- A few weeks ago, I shared Bill Konigsberg’s response to an NCTE panel gone wrong. Since then, things have gotten even more complicated and heated. Follow the fallout from author Sarah Cortez’s racist and homophobic language here, thanks to Kid Lit Women. I haven’t listened to the podcast, but read through the letters that have been flying back and forth. How do you think NCTE is handling the situation? What should they do next?
- Looking for ways to support communities of color and small businesses this holiday season? 8 great ways to put your money where your mouth is.
- Bennett’s Village is working to create a universally accessible playground in Charlottesville where all children can learn and play together. Students at Frost Montessori created possible designs for Bennett’s Village, and they are wonderful – but the real beauty here is in hearing these middle schoolers talk about how Bennett’s story has inspired them to be more thoughtful and inclusive. Bennett’s legacy is just as big and loving as his heart was.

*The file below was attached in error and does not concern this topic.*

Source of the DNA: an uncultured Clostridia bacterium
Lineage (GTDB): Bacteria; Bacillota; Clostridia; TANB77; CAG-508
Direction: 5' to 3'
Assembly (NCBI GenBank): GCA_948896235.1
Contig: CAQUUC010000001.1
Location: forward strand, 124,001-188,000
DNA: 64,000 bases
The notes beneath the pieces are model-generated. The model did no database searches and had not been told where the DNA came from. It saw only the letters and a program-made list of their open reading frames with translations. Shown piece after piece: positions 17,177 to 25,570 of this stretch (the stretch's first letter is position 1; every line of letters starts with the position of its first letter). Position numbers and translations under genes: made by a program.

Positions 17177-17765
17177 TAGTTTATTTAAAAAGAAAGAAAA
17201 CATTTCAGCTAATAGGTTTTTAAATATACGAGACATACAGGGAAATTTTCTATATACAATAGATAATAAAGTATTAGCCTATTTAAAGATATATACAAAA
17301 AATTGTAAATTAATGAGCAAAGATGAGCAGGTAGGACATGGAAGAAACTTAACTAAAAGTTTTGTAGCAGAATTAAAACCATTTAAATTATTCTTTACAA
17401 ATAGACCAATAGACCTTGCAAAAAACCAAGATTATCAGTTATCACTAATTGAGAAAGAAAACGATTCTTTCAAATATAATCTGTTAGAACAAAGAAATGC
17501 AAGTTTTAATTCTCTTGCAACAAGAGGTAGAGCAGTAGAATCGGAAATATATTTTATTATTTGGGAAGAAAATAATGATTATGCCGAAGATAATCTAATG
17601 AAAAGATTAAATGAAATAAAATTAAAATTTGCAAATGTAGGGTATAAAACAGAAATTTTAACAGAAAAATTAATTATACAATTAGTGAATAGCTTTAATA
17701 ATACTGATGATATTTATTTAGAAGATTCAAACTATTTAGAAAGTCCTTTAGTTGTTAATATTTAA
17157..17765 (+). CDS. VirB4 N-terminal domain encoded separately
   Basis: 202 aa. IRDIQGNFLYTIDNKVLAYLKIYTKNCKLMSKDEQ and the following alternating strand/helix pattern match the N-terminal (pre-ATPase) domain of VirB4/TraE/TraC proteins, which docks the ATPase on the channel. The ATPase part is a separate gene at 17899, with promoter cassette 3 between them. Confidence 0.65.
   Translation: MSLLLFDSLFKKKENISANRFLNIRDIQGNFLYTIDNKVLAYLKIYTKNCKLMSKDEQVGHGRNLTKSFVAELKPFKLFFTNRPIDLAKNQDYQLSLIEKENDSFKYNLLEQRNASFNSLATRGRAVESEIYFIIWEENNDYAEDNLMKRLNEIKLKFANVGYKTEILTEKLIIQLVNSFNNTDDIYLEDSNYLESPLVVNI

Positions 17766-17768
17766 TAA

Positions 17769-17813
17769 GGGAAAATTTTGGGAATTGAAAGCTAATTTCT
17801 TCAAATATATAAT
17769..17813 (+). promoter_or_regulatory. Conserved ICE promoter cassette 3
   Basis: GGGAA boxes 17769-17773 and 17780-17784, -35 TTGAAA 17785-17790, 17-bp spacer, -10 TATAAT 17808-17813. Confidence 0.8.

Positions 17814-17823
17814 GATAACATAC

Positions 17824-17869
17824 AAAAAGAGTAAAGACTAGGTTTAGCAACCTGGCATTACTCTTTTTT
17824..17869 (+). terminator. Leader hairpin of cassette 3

- Learning to Argue. “Seminars allow students to enter into a shared space with their peers even as they disagree. There is no sarcasm, no withholding of oneself or one’s efforts from the group, which means that two people can disagree on almost every point of interpretation about a text while still sharing something fundamental: common and equal investment in the discussion.” Although the specific seminar pedagogy discussed here isn’t widely taught, I believe that teachers all over the country are making respectful debate and room for disagreement cornerstones in their classrooms. When teachers see a need, they do everything they can to fill it – whether they’re provided proper training (and compensation) or not.
- Looking for the perfect holiday gift for your Mighty Girl? Look no further.
- Speaking of gifts… I knew Mr. Fitz was the one for me when he happily agreed to a No-Gift Christmas, years and years ago. I didn’t know that this was a “thing” or that other people did it – we always get crazy looks when we admit that we don’t exchange presents. But according to The Atlantic, we’re not the only ones. The Joy of a No-Gift Christmas.